Grace and peace to you all. May this find you enjoying good health and abundant hope.
This offering was actually written this past December. I did not publish it then because I had been dealing with and writing a good bit about death and dying—it seemed that something lighter was more in order. That, of course, was before the COVID-19 virus spread and changed the world as we know it. In the days since I’ve dealt with having a church member pass and having to do a graveside service in the midst of “social distancing.” I’ve spoken with a dear friend who works in a nursing home in New York that has been devastated by the virus. People are now in a place where it is not possible to be there for their loved-ones final breaths. It seems to make this piece all the more timely in my mind. I realize the blessed moments I was privileged to share and how others are not allowed those moments in these days. Praying that we will all get through this pandemic and be better on the other side.
As a pastor I regularly administer the sacraments. As a Presbyterian pastor that means baptism and communion. These are the two holy moments in which we say we have a fuller sense of God’s presence and God’s grace. The first is the one that we typically celebrate at the initiation of life, or new life depending on the timing. The second is the one that we celebrate as what sustains life; along the way we need to be refreshed and renewed.
I am now thinking that we could perhaps add one more—the sacrament of the final breath. We recognize the beginning and the journey; should we not also recognize the completion? This moment when we release this body and the spirit flies free—is it not as much a means of grace as the others? Is it not God’s grace that sets us free into life eternal? What grace could be more incredible?
As a pastor I have also been present for many such moments. I have kept watch with families as the end approaches. I have offered care and counsel and comfort to those who are walking through the valley of the shadow of death. I have sat by their bedsides and held their hands and brushed back the hair from their faces. I have been a shoulder receiving the tears of the bereft. I have felt God’s grace in those moments, and I pray that others have as well.
Many years ago my sister called me when her husband was ready to pass. I drove to Knoxville and found them in a hospital room. Phil was already moving beyond this veil; he was here and breathing, but his spirit was in transition. The nurse was administering medicine to keep him comfortable. I prayed over them both. I was there when he left this life for something greater. He also left Janet as a widow. It was a painful moment in its way, but it was also peaceful. And it was undoubtedly powerful.
A few days ago I was also there for my sister Janet’s final breath. Her son, Eric, and my wife, Laura, and I were there with her. We sang hymns from the Baptist and Broadman hymnals that had been brought from home. In no particular order we offered up Great Is Thy Faithfulness, How Great Thou Art, I Need Thee Every Hour, Blessed Assurance, It Is Well With My Soul. Music is typically connected with sacraments; melodies are more meaningful in such situations.
I read Psalms—121, 84, 42, 4, 91. Those last two are part of the service of Compline which is offered at monasteries as the end of the day; they are a way to lay to rest the worries and work of the day and enter into the arms of rest. Fitting words it seems to me to offer up a life. Sacraments involve words and those passages seemed appropriate; there is no telling how often Jesus recited those same words.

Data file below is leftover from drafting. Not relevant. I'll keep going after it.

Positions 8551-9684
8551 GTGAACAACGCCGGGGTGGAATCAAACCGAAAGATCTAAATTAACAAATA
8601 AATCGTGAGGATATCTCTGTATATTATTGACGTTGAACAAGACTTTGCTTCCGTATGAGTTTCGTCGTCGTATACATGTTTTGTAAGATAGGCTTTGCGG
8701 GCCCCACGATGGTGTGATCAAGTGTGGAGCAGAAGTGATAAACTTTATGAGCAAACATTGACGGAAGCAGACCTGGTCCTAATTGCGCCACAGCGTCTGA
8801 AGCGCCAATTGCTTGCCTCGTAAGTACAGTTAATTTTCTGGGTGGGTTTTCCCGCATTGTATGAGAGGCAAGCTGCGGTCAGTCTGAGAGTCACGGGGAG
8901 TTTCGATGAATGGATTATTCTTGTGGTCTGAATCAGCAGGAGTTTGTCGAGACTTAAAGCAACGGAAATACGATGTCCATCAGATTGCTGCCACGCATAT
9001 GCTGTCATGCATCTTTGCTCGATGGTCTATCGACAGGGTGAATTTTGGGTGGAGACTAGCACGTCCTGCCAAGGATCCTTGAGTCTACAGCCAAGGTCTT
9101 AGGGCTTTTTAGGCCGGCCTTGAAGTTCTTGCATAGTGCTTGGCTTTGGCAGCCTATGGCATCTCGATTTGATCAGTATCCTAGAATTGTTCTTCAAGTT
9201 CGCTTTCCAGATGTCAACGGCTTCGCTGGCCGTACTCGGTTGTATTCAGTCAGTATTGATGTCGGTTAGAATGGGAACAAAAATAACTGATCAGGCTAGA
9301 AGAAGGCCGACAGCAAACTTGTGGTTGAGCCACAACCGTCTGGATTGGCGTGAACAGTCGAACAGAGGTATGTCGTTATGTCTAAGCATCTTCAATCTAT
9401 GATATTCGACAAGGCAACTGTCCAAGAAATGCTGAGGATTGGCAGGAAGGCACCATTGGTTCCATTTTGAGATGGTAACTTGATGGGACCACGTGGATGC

I found it ironic that my smartwatch pinged and reminded me to breathe. It is the high-tech way of being instructed that one should calm down and be mindful of what’s happening. So I tried to be intentional about my breathing as I watched my sister struggle for air. I was most mindful at that time, and the gadget seemed unnecessary.
There were moments of silence here too. There was an economy to the words and songs that were offered. Not every pause had to be filled. Memories flooded into the stillness. The silence echoed with conversations gone-by.
Sacraments involve a physical element as well. Water and bread and wine are commonly understood. In this moment there was touch and ministrations to her physical needs. We took turns doing these for her, and each of us was a priestly participant in the process.
In the same way that labor comes in waves, so too, do the final breaths. There is a recognition that it is closer; the body is waning. The pause between breaths grows a bit longer. It appears to be over, but no, there is still another waiting. Until there is the last one. It takes a minute or two to be sure. But it is over. Her final breath was matched by a sigh of relief and release from those who have been serving as the midwifes to her eternal birthing.
I wished I had had the presence of mind to offer the most fitting of Jesus’ words: “It is finished.”
The work is done. The life is over. The new life has begun. God’s gracious reception awaits.
Birth, living, dying—it is all part of the same process. Why we celebrate the first two but not the third is something of a mystery to me. Many have not experienced that moment. Many are not comfortable being that near the edge. Many may never have the chance to perform those tasks of saying farewell. Having done so many times, I am persuaded that we are typically missing a great deal by avoiding or fearing this moment. We receive babies into this life with great fanfare and celebration. Should we not send our sisters and brothers on into eternal life with something similar?
Be safe. Be healthy. Be good to one another.